National Day for Truth and Reconciliation

Orange t-shirt on a light orange background with pattern in many shades of orange

Inspired by the story of residential school survivor Phyllis Jack Webstad, people across Canada have commemorated September 30 as Orange Shirt Day for nearly a decade.

As a young girl, Phyllis was given a new orange shirt by her grandmother before being taken to a B.C. residential school. The shirt was confiscated and destroyed by her teacher on the first day of class. The destruction of Phyllis’s shirt has come to symbolize the colonial goal of residential schools to assimilate Indigenous peoples.

In 2021, the federal government passed legislation to mark September 30 as the National Day for Truth and Reconciliation.  The implementation of this new federal holiday is an important part of the reconciliation process that has been called for by Indigenous peoples and by the Truth and Reconciliation Commission of Canada.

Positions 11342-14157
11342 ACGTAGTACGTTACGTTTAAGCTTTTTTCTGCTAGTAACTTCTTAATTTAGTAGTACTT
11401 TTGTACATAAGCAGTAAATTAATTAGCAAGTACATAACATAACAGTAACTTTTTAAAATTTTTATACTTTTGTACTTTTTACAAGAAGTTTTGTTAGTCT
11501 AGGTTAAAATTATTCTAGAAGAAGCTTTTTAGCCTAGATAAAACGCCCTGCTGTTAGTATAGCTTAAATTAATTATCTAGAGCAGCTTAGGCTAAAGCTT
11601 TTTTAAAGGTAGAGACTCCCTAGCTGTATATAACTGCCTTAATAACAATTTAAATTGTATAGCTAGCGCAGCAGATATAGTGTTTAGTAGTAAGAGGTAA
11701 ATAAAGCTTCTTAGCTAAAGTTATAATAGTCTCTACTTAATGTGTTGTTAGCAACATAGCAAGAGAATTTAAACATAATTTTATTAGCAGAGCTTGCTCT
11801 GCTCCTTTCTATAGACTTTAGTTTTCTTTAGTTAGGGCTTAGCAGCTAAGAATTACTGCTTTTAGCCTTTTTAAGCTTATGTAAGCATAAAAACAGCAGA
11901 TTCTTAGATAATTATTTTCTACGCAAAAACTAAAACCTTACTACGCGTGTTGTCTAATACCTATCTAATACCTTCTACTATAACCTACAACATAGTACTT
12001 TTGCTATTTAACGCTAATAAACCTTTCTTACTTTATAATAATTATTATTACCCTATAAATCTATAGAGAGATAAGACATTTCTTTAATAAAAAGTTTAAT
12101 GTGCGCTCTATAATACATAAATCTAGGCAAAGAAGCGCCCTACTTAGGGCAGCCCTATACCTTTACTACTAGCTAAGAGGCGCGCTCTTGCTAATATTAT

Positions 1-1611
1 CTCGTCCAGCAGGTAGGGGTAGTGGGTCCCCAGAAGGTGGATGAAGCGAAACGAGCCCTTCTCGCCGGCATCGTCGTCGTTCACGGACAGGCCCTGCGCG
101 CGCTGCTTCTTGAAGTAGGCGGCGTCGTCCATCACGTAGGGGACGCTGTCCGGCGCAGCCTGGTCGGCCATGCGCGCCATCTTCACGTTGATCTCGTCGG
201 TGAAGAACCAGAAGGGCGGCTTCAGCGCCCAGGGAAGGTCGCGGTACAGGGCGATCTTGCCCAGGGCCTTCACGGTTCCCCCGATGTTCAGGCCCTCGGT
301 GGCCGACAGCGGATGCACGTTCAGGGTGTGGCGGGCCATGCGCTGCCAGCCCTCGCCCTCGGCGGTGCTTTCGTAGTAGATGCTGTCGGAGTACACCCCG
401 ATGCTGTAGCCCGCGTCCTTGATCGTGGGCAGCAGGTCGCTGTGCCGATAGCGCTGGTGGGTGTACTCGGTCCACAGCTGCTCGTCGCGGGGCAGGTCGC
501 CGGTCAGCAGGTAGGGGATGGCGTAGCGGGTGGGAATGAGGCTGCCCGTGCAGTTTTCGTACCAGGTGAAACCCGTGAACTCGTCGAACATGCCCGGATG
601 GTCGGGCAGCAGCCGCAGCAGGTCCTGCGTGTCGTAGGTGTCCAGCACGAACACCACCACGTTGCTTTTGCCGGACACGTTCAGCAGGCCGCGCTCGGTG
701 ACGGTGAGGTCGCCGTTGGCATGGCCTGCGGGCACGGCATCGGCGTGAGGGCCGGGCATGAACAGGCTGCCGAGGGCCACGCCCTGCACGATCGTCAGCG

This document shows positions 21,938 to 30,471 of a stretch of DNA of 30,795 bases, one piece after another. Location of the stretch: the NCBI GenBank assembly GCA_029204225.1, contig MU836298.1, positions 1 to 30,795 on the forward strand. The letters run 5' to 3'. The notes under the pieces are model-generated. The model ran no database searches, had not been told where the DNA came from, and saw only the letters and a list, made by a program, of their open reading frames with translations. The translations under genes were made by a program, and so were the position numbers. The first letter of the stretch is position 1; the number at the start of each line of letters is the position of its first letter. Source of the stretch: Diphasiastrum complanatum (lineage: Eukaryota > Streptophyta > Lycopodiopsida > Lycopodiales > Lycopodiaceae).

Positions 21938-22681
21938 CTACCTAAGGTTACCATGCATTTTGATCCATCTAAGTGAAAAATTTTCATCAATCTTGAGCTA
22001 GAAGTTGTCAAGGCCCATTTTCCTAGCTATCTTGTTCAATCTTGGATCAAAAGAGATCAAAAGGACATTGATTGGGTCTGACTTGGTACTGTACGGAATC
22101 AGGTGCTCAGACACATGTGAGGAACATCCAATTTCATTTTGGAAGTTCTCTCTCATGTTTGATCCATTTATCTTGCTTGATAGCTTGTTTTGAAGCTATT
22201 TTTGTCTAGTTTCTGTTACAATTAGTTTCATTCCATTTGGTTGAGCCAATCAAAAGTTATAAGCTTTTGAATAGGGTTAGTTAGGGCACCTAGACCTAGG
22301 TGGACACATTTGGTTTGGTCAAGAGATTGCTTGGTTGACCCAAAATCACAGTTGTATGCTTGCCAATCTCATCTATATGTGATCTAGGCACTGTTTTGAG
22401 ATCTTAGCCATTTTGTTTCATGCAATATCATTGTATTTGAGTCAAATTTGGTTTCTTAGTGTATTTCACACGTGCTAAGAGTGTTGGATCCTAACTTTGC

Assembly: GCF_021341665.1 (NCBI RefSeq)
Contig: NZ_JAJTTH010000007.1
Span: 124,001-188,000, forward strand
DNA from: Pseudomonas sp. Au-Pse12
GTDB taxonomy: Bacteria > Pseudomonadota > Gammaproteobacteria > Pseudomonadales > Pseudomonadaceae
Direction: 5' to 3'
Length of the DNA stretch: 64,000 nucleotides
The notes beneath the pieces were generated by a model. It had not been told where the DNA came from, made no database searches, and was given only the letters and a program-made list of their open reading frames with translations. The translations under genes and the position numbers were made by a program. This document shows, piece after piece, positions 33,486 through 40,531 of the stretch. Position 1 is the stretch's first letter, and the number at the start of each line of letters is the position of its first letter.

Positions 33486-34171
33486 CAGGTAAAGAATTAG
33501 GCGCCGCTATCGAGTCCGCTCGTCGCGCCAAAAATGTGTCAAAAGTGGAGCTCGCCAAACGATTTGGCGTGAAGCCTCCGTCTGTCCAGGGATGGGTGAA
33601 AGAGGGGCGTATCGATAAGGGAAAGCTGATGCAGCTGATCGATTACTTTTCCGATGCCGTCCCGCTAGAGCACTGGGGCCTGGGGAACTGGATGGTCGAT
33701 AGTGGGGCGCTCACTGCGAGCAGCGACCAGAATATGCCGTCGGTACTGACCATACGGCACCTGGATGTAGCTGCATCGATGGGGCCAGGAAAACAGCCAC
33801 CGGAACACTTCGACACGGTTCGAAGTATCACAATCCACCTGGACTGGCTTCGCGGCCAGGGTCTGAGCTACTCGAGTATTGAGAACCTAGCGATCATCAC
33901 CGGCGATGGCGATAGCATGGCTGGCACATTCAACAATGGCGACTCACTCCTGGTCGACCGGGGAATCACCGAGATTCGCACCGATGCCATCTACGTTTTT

The ongoing recovery of unmarked graves sites near the locations of former residential schools has been a grim reminder of their legacy. CUPE continues to stand with Indigenous communities as they grieve these unjust losses within their communities.

Johnathan Dyer, CUPE 391 Vice President and National Indigenous Council Co-Chair, shared his thoughts on the holiday:

“September 30 is an opportunity to remember the children who never made it home from the residential schools, whether that was physically or spiritually. During my lifetime we have seen these institutions close their doors for good, people refusing to accept what happened and finally these atrocities coming to light for the wider public. When the first 215 children were revealed to the general public through ground penetration software, I had a co-worker state that they never knew children died in these schools. This is why we need days like September 30 to remind us all of the cost the country currently known as Canada came with, and to remember the children who returned to the ancestors too early.”